Changing room

Summary

A changing-room, locker-room, (usually in a sports, theater, or staff context) or changeroom (regional use) is a room or area designated for changing one's clothes. Changing-rooms are provided in a semi-public situation to enable people to change clothes with varying degrees of privacy.

Changing room inside a sports hall
A block of clothing store fitting rooms in Denmark

A fitting room, or dressing room is a room where people try on clothes, such as in a department store.

Separate changing-rooms may be provided for men and women, or there may be a non-gender-specific open space with individual cubicles or stalls,[1] as with unisex public toilets. Many changing rooms include toilets, sinks and showers. Sometimes a changing room exists as a small portion of a restroom/washroom. For example, the men's and women's washrooms in Toronto's Dundas Square (which includes a water play area) each include a change area which is a blank counter space at the end of a row of sinks. In this case, the facility is primarily a washroom, and its use as a changing room is minimal, since only a small percentage of users change into bathing suits. Sometimes a person may change their clothes in a toilet cubicle of a washroom.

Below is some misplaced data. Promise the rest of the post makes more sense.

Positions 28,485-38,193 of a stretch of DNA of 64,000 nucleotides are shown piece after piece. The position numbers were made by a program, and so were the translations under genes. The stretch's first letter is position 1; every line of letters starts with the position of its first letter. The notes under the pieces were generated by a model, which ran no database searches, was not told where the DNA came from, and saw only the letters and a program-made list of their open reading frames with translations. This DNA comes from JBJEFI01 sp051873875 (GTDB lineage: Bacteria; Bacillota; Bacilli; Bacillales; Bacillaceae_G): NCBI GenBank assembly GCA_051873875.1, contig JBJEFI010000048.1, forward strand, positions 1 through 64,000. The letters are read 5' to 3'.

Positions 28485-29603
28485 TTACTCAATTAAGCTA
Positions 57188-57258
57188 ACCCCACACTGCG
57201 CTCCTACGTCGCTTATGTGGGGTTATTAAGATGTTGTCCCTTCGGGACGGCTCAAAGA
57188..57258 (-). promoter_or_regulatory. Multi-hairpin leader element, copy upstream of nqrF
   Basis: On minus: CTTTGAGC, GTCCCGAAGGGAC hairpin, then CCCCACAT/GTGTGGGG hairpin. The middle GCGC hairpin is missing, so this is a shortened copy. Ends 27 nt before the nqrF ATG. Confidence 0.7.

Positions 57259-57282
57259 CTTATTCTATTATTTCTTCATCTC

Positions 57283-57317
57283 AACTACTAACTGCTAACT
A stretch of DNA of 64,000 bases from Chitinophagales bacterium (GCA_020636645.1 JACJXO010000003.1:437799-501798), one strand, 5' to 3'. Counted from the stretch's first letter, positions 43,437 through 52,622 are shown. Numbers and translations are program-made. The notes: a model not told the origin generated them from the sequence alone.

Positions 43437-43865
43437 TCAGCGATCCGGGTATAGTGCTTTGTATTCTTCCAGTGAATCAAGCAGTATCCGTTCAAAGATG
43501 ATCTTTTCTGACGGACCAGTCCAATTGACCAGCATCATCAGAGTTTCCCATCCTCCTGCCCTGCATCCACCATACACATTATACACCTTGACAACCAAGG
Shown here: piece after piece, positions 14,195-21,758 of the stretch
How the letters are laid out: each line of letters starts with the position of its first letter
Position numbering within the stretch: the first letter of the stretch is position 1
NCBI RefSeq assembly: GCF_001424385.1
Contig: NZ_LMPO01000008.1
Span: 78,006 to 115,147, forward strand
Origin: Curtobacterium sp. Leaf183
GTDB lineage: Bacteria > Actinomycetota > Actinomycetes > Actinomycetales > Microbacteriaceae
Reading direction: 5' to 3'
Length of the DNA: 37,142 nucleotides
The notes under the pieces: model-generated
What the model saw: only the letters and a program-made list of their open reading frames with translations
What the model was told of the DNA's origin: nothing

Changing rooms at the Äijälänranta Beach in Jyväskylä, Finland

Larger changing rooms are usually found at public beaches, or other bathing areas, where most of the space is for changing, and minimal washroom space is included. Beach-style changing rooms are often large open rooms with benches against the walls. Some do not have a roof, providing just the barrier necessary to prevent people outside from seeing in.

TypesEdit

 
Changing room sign of swimming-pool at Keangnam Hanoi Landmark Tower, Hanoi, Vietnam
 
Changeroom sign

Various types of changing rooms exist:

  • Changing-stalls are small stalls where clothes can be changed in privacy. They are used for any physical activity.
  • Locker-rooms are usually gender-specific spaces where clothes are changed and stored in lockers. They are often used for swimming or other sporting-purposes. They are open spaces with no stalls. These rooms include toilets, sinks, and showers.